Researchers from Northumbria University in the UK and Boğaziçi University in Turkey have developed contact lenses with embedded sensors that can measure the pressure inside the eye. The information gathered by these lenses is then sent to an ophthalmologist for evaluation. The aim of this innovative technology is to enable early diagnosis of glaucoma, a condition that can lead to irreversible vision loss if left untreated.
Glaucoma occurs when the optic nerve, which connects the eye to the brain, is damaged due to increased intraocular pressure (IOP). This pressure is usually caused by a buildup of fluid in the front part of the eye. Unfortunately, glaucoma develops slowly over time, often causing irreparable harm before any vision loss is detected. By the time glaucoma is diagnosed during routine eye tests, significant damage may have already occurred.
However, the collaboration between researchers from Northumbria University and Boğaziçi University has led to the development of contact lenses capable of detecting fluctuations in IOP. These lenses, known as GlakoLens, have been tested on individuals and have shown promising results.
The contact lenses contain an electrically passive sensor embedded in a disposable soft lens made of polydimethylsiloxane (PDMS). Data collected by the lenses is wirelessly transmitted to a wearable electronic readout system, which stores and processes the information. The processed data is then evaluated by an ophthalmologist.
One of the major advantages of using GlakoLens is that it allows for easier and more accurate IOP measurements over an extended period of time compared to conventional eye exams. This continuous monitoring provides valuable insights into the health of patients’ eyes.
Hamdi Torun, the corresponding author of the study, explains that traditional methods for measuring IOP involve single measurements taken at a clinic, which can be misleading due to natural variations in IOP. If a variation is detected, further investigation is required, often involving hospitalization for repeated measurements using a technique called Goldmann applanation tonometry (GAT). This method requires numbing the eye with drops and using a small cone to touch the cornea to measure pressure. In contrast, GlakoLens allows patients to go about their day as usual while their IOP measurements are recorded and sent to a doctor for analysis after a 24-hour testing period.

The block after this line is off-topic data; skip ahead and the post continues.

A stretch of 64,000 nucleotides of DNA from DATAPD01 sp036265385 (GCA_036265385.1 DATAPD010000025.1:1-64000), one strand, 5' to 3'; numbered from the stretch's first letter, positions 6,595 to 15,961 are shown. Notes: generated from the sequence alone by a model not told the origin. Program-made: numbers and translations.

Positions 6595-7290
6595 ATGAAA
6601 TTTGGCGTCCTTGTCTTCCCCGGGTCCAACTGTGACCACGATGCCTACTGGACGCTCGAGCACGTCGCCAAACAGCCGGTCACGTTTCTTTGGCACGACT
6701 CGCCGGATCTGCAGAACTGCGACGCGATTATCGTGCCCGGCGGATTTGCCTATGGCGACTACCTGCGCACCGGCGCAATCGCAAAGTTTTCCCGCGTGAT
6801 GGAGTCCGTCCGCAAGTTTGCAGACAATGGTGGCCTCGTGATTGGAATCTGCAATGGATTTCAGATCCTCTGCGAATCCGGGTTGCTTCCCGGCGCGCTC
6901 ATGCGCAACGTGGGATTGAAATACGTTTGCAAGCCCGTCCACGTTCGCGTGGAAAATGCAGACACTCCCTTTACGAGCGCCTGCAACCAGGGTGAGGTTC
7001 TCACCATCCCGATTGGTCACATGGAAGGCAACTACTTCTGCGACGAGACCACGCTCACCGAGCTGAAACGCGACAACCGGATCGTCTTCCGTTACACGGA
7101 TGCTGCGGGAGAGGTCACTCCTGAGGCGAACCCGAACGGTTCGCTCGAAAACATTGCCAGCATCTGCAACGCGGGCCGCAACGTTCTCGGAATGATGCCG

The researchers conducted tests on six healthy volunteers, who were asked to drink water and lie flat to intentionally increase their IOP. The contact lenses worn in the left eye collected data, while IOP measurements were taken in the right eye without the lens for comparison. The results showed that the contact lens sensors accurately responded to the effects of increased IOP.
Further experiments involving larger groups of healthy individuals will be conducted to assess the accuracy and reliability of the sensors. The researchers also plan to enhance the comfort and non-invasiveness of the contact lenses in future iterations.
It’s worth noting that GlakoLens is not the first glaucoma-detecting contact lens to be developed. In previous studies, researchers from South Korea’s Pohang University of Science and Technology (POSTECH) tested a lens that monitored glaucoma and released IOP-reducing medication into the eye. Another California-based startup trialed miLens, a ring placed in the eye that physically measured IOP on glaucoma patients. However, the researchers behind GlakoLens believe their technology offers greater comfort and flexibility due to its electrically passive sensor and soft contact lens design.
In addition to diagnosing glaucoma, the researchers believe that their lenses could be used to detect other health conditions by measuring molecules such as glucose and lactic acid present in the eye.
The study detailing the development of GlakoLens was published in the journal Contact Lens and Anterior Eye. The lenses are expected to be commercially available through the spin-off company GlakoLens.
Source: Northumbria University